Back in 2011, Target set the incredibly ambitious goal of selling only sustainable or traceable fresh and frozen seafood by the end of 2015. Although it’s coming a year later than planned, Target now offers 100% sustainable seafood in its own brands, and 97% of company’s entire seafood assortment, with the remaining 3% of products set to meet compliance by the end of 2016.

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California’s Aquaculture Potential Could Boost the Bay Area Wholesale Seafood Industry with Locally Farmed Fish

Posted by on Friday, October 7th, 2016 with 0 Comments

Locally Farmed Fish

When I visit my local seafood store in nearby Oakland, it’s pretty straightforward to find sustainable wild-caught fish for my family’s dinner table. However, when it comes to farmed seafood it’s a different story. The U.S. imports some wonderful sustainable aquaculture products from around the world, but they are far outnumbered by the unsustainable ones we import. Unlike wild-caught seafood, there are very few fish products locally farmed in California available on our shelves. What this means is that purchasing farmed seafood simply requires more time on the part of both the vendor when choosing a responsible wholesale distributor that sells farmed fish, and on the part of the Bay Area consumers who put in an effort to buy sustainable food.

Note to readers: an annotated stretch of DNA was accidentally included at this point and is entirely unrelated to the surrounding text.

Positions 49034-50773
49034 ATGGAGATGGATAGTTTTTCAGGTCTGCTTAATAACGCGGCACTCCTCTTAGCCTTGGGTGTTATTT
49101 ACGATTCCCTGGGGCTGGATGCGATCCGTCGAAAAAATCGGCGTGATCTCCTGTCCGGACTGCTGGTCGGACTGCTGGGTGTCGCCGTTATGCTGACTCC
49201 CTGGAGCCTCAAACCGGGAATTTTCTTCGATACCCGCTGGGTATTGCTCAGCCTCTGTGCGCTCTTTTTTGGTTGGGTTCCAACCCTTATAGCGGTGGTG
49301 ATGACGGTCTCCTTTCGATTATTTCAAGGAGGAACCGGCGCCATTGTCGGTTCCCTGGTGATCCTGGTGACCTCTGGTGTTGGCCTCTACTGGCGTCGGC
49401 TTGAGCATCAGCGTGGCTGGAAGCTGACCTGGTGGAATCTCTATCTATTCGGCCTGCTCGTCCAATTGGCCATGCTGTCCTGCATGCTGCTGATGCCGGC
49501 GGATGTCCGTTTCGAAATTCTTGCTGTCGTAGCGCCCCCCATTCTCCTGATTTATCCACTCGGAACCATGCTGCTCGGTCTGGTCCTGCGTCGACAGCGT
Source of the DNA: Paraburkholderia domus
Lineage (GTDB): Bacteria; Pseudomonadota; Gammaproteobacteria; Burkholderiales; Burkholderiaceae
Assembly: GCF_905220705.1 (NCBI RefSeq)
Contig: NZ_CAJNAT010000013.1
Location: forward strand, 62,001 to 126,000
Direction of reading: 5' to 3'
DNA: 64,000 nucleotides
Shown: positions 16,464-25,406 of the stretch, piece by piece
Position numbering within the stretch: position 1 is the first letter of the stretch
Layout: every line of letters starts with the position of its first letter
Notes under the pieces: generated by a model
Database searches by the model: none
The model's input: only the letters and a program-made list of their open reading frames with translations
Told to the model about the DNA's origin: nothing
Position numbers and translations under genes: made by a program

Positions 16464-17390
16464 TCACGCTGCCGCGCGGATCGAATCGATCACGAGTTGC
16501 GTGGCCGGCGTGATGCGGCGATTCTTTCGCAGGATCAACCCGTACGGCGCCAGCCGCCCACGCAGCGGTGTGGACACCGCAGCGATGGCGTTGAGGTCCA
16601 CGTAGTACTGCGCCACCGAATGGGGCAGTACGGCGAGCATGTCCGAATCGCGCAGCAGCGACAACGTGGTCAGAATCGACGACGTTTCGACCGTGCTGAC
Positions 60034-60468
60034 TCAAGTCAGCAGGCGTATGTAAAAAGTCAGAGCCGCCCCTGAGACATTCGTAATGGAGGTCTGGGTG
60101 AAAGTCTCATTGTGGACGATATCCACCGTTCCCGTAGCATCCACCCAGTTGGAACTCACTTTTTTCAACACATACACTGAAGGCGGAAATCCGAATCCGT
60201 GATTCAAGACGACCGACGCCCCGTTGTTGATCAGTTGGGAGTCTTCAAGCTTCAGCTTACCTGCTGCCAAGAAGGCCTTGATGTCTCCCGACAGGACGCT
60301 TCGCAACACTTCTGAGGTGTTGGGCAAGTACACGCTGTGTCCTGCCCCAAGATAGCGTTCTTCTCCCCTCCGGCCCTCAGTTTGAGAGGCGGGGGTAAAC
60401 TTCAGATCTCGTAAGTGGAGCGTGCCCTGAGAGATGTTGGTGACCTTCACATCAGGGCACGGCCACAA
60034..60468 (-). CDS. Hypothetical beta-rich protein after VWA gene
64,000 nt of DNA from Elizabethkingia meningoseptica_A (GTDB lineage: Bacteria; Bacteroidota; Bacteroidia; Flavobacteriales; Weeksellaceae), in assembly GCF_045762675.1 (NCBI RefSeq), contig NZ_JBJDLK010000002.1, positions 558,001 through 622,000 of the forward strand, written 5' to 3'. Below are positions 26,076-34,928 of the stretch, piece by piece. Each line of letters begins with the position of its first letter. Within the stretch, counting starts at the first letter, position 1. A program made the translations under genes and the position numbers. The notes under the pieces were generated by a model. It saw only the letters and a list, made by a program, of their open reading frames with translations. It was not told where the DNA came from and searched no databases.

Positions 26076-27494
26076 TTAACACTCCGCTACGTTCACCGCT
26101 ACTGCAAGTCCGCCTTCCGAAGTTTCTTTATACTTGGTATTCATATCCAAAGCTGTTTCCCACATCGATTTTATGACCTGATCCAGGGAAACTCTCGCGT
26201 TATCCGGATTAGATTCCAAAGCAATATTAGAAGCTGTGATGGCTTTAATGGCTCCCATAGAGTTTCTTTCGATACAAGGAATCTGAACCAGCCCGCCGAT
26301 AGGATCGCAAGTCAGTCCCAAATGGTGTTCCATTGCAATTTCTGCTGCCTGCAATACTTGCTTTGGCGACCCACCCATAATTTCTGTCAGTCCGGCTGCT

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The Science of Seafood Odors: Ways Bay Area Consumers Can Eliminate Fresh Fish Smells

Posted by on Monday, October 3rd, 2016 with 0 Comments